March 8, 1996 -- A week that brought the official word that Metallica, one of the biggest rock bands in the world, will headline the 1996 edition of Lollapalooza. Traditionally, a showcase for less imposingly successful bands, this also promises to be the hardest-rocking Lollapalooza yet. Punk pioneers The Ramones and Soundgarden were also announced as main stage acts. Lollapalooza launches in late June, a few weeks after Metallica's new studio album is to be released. On Monday in New York, Metallica spoke with our MTV Latino News colleague, Javier Andrade, about the new album, and about Lollapalooza 96.
MTV: It's been almost 5 years since Metallica released their last studio album. The group attributes the long wait for their latest record to a new, less stressful way of doing things.
LARS ULRICH, Drums: We've nearly killed each other and others around us when we've made records before. I think we all felt that we wanted to see if we could come out of this somewhat alive.
MTV: The guys teamed up again with producer Bob Rock, who also worked on their critically aclaimed and commercially succseful 1991 releasese "Metallica". The band, who are currently recording in New York City, are experimenting with different gear as well as different ways of writing.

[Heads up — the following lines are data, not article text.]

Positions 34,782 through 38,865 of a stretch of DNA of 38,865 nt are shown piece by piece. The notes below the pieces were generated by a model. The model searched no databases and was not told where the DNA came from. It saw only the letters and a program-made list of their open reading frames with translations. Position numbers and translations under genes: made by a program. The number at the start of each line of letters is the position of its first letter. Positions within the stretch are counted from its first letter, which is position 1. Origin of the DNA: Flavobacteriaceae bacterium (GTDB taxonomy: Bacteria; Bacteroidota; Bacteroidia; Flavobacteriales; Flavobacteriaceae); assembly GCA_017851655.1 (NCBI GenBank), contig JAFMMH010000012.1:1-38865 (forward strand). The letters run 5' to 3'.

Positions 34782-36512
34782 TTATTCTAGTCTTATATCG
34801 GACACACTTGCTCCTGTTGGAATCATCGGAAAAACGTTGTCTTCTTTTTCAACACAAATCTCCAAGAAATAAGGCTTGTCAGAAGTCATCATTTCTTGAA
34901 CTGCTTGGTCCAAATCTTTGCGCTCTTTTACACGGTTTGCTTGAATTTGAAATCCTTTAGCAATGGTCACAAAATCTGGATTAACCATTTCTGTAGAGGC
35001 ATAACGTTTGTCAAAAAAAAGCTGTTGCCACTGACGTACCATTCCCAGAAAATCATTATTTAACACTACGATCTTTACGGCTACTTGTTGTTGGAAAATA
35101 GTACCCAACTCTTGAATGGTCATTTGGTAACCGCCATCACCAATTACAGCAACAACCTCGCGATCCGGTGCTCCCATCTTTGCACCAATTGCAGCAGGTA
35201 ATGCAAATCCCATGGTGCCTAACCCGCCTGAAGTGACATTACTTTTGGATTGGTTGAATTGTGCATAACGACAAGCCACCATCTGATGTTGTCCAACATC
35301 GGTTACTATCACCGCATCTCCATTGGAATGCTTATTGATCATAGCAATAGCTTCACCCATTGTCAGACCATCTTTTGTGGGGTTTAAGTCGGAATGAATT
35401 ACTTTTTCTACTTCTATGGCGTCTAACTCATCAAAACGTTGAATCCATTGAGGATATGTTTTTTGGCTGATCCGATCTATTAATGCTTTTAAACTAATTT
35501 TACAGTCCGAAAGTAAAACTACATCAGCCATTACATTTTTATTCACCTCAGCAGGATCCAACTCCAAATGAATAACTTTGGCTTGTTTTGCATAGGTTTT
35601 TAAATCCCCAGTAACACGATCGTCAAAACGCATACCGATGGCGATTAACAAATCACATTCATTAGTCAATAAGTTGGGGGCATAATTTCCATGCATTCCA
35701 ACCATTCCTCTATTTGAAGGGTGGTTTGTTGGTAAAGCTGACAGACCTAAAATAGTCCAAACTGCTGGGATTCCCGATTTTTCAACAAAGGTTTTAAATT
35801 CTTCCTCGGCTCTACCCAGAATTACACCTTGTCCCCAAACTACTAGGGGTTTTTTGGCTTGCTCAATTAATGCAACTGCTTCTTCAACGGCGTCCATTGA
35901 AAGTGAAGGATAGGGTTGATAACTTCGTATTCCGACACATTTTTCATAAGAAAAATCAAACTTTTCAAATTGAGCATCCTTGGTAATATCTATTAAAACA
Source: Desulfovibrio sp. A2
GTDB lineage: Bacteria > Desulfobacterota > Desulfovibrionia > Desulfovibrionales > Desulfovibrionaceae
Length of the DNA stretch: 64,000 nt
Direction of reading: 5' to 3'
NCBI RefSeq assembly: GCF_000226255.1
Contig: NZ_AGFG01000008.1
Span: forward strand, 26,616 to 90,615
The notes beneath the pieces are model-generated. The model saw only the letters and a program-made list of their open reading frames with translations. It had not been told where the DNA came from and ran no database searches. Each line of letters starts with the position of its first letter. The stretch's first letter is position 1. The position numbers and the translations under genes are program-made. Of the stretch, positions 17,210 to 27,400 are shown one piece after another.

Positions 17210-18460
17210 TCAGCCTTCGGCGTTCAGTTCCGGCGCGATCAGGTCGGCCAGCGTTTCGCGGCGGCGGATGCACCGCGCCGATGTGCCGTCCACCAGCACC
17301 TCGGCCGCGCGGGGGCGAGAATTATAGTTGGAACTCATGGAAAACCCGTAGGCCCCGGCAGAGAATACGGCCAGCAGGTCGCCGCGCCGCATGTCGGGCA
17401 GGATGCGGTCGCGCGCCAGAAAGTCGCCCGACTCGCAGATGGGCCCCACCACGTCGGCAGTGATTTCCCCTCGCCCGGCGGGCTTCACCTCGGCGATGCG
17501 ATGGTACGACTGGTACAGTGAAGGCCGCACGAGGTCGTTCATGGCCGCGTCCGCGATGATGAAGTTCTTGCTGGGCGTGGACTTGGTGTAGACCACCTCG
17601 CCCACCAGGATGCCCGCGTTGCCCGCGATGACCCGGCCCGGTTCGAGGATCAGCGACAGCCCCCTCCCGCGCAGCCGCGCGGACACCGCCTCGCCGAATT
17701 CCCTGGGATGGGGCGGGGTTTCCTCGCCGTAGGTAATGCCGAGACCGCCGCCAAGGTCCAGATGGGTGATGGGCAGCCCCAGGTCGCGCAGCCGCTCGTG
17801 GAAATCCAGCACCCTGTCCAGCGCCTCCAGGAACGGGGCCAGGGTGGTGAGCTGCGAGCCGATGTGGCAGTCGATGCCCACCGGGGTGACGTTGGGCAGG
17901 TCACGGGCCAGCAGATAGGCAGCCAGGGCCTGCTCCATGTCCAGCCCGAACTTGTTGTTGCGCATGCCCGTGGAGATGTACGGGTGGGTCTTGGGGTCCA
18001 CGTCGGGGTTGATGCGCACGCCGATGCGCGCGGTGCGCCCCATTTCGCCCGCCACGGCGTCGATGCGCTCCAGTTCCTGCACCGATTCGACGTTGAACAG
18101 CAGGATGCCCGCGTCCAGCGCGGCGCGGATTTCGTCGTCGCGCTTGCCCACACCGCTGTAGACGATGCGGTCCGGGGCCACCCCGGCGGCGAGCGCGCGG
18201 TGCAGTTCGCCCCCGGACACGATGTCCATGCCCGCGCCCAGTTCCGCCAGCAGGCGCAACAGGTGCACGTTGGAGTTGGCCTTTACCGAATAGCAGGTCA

KIRK HAMMETT, guitar: Different sounds.
JAMES HETFIELD, guitar/vocals: Different amps and guitars.
JASON NEWSTED, Bass: Different instruments, yeah.
ULRICH: The input from Jason and Kirk was a lot stronger this time. And I think me and James took a little bit of a step backwards and just really wanted to do a band thing this time.
MTV: The reigning gods of arena rock will be traveling a different concert path this year, headlining the usually "alternative" Lollapalooza.
ULRICH: I think we do fit in. Because I think we've always been going against mainstream stuff. I think when the mainstream came to us it was very clear they came to us.
MTV: The band plans on doing a world tour after Lollapalooza, but they want to take an extended break before revisiting anywhere so they can put out a second album.
ULRICH: I think our idea right now is to go everywhere once and then kind of see what happens. Maybe and go back and work some more on some of the songs that are incomplete right now from these sessions that I think we feel are strong enough to put out on a second record from these sessions.
MTV: Whether it's shaking things up at Lollapalooza or playing to a stadium full of metalheads, Metallica's philosophy towards their art is simple and direct.
HETFIELD: Our attitude was we don't give a f**k what people think. So why should we start now?